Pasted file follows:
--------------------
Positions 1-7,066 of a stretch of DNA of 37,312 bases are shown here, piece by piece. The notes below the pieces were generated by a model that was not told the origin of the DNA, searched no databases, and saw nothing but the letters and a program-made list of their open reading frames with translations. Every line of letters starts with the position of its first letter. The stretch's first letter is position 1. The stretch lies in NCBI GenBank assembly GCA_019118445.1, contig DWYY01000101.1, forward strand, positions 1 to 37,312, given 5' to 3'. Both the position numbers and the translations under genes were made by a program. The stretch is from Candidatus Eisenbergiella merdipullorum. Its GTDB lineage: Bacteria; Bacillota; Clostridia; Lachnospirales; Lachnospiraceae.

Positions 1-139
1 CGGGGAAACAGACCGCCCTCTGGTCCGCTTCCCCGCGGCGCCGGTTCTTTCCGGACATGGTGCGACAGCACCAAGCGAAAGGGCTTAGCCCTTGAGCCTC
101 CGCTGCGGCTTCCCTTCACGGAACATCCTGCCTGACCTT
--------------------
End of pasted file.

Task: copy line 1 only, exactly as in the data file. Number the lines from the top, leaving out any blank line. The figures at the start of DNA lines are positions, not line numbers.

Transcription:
Positions 1-7,066 of a stretch of DNA of 37,312 bases are shown here, piece by piece. The notes below the pieces were generated by a model that was not told the origin of the DNA, searched no databases, and saw nothing but the letters and a program-made list of their open reading frames with translations. Every line of letters starts with the position of its first letter. The stretch's first letter is position 1. The stretch lies in NCBI GenBank assembly GCA_019118445.1, contig DWYY01000101.1, forward strand, positions 1 to 37,312, given 5' to 3'. Both the position numbers and the translations under genes were made by a program. The stretch is from Candidatus Eisenbergiella merdipullorum. Its GTDB lineage: Bacteria; Bacillota; Clostridia; Lachnospirales; Lachnospiraceae.